• Adrenaline might help you run faster, but it wreaks havoc on your health over the long haul. If you are in physical danger, by all means keep running! Your flight response is intended to keep you alive, to help you survive. But when the danger is fear of the future, it is probably time to take steps to let the adrenaline dissipate. There is a pandemic of anxiety in our society these days. One way to counter it is to make yourself stop running. Slow down, breathe, pray or meditate. Recently, I felt my own panic and anxiety rising daily to the point where it seemed to sit on my solar plexus like a huge granite boulder – immovable. One night it became unbearable; I laid in bed struggling to breathe around its weight. That’s when I discovered a secret: I could just give it away.

I said out loud, “God, I’m giving this to you. Its yours. Both this boulder of anxiety and the future I’ve been so panicked about. I’m trusting that you’ve got this.” I felt immediate relief in that moment. I strongly recommend letting God/the Universe/your Higher Power take this burden.  When the anxiety threatens, remind yourself that the future isn’t your problem or concern. Put the faith back in the phrase “leap of faith”.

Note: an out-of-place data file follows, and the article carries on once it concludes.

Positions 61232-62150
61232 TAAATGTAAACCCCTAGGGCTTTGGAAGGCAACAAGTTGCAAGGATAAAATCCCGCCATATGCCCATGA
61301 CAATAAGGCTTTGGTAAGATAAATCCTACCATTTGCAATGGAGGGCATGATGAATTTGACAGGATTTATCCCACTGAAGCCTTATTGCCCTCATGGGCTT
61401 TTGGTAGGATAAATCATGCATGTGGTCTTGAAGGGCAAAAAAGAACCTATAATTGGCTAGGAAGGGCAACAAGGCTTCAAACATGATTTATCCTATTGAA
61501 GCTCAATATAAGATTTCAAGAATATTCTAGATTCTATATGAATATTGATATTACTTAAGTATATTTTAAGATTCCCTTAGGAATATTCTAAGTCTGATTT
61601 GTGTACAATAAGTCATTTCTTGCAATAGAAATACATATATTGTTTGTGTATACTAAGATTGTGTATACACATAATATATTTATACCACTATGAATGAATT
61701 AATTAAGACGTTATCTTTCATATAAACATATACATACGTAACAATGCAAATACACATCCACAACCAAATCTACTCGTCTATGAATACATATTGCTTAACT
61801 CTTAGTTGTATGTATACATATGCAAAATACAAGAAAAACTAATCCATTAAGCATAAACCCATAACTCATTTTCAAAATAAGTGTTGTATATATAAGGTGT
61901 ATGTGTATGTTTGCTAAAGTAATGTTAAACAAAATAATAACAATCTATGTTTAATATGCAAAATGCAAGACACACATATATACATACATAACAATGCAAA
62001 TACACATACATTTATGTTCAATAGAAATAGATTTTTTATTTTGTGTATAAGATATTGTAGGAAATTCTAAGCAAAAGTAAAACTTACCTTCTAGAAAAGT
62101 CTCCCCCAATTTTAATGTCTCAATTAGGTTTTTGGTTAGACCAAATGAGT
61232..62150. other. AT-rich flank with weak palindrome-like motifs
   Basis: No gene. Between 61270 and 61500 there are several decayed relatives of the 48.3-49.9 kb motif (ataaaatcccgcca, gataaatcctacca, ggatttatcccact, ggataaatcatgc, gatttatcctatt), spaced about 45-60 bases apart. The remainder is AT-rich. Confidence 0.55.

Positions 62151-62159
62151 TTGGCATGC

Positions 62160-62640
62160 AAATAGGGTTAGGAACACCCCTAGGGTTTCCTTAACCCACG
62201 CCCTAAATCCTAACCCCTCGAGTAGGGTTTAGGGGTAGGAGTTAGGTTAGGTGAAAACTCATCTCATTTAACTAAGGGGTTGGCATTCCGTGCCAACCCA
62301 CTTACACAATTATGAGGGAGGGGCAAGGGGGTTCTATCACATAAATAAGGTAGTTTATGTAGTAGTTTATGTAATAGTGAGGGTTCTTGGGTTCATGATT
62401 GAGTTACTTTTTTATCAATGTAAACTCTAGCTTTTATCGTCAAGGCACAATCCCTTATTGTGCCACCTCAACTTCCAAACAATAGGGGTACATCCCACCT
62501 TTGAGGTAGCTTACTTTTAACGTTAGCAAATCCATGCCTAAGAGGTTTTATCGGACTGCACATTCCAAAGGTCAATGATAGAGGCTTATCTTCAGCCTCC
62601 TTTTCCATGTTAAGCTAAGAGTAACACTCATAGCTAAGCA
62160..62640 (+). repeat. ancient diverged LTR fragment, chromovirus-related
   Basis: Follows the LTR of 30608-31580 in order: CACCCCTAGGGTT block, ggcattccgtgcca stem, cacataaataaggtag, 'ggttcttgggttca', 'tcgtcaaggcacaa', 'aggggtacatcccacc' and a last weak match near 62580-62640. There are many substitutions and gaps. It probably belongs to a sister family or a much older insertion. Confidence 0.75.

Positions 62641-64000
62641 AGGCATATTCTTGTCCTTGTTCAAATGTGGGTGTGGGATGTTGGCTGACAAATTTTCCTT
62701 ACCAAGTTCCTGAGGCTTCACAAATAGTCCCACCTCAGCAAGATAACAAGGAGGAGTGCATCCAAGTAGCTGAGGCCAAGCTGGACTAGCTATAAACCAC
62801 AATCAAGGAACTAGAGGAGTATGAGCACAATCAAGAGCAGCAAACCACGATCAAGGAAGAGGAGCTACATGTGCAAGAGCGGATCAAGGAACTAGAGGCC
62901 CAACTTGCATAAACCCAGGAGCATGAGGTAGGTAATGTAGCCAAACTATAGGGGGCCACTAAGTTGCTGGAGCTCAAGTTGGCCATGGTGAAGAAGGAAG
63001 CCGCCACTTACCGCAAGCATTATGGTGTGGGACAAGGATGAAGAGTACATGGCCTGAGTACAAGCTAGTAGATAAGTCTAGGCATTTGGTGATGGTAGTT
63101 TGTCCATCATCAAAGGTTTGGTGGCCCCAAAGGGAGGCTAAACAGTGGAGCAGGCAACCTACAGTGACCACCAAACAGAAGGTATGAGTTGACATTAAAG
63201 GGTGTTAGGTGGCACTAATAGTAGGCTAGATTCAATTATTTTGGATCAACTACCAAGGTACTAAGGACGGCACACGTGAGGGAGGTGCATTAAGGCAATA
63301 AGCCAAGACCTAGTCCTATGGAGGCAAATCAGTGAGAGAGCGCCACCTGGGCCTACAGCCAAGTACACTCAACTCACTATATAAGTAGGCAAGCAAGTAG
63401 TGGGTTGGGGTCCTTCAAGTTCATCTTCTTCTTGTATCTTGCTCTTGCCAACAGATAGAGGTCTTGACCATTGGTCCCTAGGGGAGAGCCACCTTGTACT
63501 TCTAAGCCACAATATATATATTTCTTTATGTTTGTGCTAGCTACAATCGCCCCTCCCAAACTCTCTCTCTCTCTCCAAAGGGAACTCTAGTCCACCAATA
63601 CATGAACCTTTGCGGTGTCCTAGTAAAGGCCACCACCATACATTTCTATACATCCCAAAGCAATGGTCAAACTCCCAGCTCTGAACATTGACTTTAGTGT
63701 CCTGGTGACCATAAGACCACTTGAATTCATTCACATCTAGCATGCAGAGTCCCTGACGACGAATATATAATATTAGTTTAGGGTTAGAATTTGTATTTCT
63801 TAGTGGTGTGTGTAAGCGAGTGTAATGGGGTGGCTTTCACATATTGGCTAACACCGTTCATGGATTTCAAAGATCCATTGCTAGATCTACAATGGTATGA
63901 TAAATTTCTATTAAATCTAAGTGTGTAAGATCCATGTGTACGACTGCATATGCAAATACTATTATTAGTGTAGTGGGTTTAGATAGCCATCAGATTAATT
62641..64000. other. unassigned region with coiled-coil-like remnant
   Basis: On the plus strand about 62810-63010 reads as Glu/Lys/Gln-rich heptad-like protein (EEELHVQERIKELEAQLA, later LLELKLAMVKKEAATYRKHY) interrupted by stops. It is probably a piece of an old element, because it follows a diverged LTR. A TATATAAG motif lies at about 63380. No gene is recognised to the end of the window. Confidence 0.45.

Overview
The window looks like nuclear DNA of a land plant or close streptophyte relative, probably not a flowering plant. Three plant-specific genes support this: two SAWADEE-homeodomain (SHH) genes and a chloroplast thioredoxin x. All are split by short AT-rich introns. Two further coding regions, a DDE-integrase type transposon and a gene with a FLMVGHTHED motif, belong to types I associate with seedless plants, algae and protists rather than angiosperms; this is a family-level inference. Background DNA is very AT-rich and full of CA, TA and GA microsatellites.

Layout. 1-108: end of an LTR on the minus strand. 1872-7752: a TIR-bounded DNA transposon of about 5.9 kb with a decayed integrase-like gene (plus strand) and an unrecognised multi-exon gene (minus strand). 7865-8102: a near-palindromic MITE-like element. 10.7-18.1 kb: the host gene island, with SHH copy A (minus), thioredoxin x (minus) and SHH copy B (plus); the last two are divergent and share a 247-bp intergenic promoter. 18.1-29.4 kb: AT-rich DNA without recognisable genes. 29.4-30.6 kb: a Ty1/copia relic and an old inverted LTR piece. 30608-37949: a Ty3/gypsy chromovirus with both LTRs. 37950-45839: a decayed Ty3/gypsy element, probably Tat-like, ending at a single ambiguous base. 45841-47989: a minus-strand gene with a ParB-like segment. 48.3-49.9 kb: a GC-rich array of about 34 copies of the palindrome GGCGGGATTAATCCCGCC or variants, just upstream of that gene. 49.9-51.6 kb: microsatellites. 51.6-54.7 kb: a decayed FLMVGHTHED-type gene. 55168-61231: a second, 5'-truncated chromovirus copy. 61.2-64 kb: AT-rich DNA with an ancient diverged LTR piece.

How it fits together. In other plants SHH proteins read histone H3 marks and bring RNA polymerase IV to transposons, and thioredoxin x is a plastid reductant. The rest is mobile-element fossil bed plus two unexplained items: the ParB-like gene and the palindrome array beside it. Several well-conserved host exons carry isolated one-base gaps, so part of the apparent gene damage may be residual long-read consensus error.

We will all find ourselves at points in our lives asking, “What did I just do?” or “How stupid can I get?” These questions may occur at the surface (such as in the case of the New Year’s eve fireworks) or at the deep, interior level of growth and change. Like me, you may find yourself wondering, while feeling vulnerable and exposed, “Did I just show up for a battle with nothing but a picnic basket?” Our best response is to be open to the possibilities for exponential growth this may provide. Will it be frightening, difficult, and/or life altering? You bet. Will it also be worth the pain and self-doubt? Martha Beck, life coach and self-help guru says, “You’ll find that the more annoying or even devastating an adventure is to live, the better wayfinding tale it makes.”  Let’s take that as a “Yes”.





Big Coffee – It is What it Is (My life in Coffee, part 2)

13 03 2014

Note: Last week, I shared my personal history and love for coffee. This week, I’m sharing about my experience working in a coffee shop. Plenty has been written about coffee baristas hating their jobs and, especially, their customers. For examples of what you are NOT about to read here, check out these links: Why Your Stabucks Barista Hates You, Starbucks Gossip: Starbucks Barista: We’re Not Your Friends. I can’t deny some of it rings true, if hollow and one-dimensional. Because so many have asked, this post offers a glimpse of my experience working for Big Coffee in a licensed store – meaning, I have been trained on the “Big Coffee Way” and attempt to provide that same “Big Coffee” experience, but I am actually employed by another company. 

Black coffee and a Minnesota sandwich cookie from Gigi's. (never mind the missing upper right arm of the state. I took a bite first, photo second!)